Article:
April 30, 2015


City News Service




A city panel on homelessness formed this week by the Los Angeles City Council is to explore ways the city could build more housing for the homeless. The Ad Hoc Committee on Homelessness will take up three motions introduced by Councilman Mike Bonin that suggest there is not enough housing for the homeless in the city, resulting in numerous sidewalk encampments. Bonin, who will serve as vice-chair of the panel, called for the city to redirect its spending on homelessness toward building more housing for the homeless.


One of the motions notes that a 2006 court ruling prevents the city from banning people from sleeping on sidewalks if they do not have anywhere else to go, but a subsequent settlement agreement requires that the city build only 1,250 units of new housing for the homeless, with at least 50 percent in the Skid Row area or downtown Los Angeles.


“The settlement has served the interests of no one, and its consequences have been sever,” Bonin said, because it still leaves the homeless with not enough housing.


Bonin represents the Venice area, where he said 70 percent of calls to the fire station there are to treat or transport chronically homeless people. Despite the high demand for housing for the homeless in Venice and the rest of the Westside, the closest housing with services for the homeless is located in Torrance, he said. City Administrative Officer Miguel Santana released a report earlier this month that found the city has no focused plan to address issues affecting the city’s 23,000 homeless people, despite spending more than $100 million each year on the issue.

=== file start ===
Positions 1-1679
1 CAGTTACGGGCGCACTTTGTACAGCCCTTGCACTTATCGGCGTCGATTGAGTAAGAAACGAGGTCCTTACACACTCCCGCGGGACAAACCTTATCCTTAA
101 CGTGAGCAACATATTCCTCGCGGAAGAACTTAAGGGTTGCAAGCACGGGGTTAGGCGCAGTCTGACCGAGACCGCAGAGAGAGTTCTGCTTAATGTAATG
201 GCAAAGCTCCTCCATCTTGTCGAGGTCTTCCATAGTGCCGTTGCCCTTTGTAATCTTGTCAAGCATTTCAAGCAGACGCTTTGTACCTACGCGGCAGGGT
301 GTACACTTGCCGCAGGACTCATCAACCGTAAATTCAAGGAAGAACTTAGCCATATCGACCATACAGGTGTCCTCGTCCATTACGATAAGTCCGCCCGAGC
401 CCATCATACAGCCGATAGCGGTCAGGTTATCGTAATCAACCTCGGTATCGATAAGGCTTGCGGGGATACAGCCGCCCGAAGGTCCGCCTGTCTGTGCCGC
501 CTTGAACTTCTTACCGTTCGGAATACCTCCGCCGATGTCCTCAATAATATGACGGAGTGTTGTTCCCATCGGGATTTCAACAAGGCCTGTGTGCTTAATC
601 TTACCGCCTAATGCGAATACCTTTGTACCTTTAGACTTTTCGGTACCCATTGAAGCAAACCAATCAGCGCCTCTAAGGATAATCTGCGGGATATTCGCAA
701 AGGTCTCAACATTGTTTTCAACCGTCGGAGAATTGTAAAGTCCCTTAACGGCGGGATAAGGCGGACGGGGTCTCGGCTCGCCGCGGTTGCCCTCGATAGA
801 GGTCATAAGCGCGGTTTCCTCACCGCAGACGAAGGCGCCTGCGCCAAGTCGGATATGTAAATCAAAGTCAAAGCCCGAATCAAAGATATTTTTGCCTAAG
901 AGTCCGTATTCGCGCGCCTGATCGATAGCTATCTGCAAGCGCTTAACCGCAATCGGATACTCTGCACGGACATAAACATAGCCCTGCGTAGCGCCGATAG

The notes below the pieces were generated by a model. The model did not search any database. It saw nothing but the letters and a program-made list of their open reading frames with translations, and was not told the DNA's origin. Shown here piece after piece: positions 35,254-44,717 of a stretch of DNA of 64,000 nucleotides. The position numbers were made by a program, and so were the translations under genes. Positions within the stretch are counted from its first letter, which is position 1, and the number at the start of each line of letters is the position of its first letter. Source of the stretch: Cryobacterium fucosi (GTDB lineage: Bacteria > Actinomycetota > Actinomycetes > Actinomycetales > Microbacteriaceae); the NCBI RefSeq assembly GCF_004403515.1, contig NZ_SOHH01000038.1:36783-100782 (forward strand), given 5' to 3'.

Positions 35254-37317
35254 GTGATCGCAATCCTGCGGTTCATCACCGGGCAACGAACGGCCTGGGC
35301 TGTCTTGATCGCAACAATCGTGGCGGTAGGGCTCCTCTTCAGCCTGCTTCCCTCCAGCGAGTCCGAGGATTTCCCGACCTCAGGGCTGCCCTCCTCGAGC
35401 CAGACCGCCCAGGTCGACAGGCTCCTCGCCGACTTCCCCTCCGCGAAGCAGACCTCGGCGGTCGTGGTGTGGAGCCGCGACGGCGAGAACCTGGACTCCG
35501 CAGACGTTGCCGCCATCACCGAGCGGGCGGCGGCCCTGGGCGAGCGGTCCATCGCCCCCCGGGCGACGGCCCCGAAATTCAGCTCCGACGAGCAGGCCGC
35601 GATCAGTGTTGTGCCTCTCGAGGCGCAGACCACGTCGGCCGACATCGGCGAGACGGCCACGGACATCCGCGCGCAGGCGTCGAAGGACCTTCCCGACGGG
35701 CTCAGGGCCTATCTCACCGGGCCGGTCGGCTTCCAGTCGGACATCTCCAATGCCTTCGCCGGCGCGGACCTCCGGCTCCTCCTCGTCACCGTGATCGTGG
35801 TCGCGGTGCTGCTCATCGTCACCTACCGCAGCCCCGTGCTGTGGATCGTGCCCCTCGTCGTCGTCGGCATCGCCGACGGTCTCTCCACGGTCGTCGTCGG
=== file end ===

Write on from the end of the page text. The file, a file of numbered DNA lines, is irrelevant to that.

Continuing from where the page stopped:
Bonin called the report a “wake-up call,” and said the city is essentially “wasting $100 million a year” by working without a plan. The newly created committee will be chaired by Councilman Jose Huizar, whose district includes Skid Row in downtown Los Angeles, considered to have the highest concentration of homeless people in the city.


The panel will look at ways to streamline the city's response to homelessness and better coordinate with the Los Angeles County and other organizations that offer services to the homeless. Huizar said the existing policy “has clearly failed us,” with the city preoccupied in recent years with reacting to litigation over issues around homelessness.

Category: Community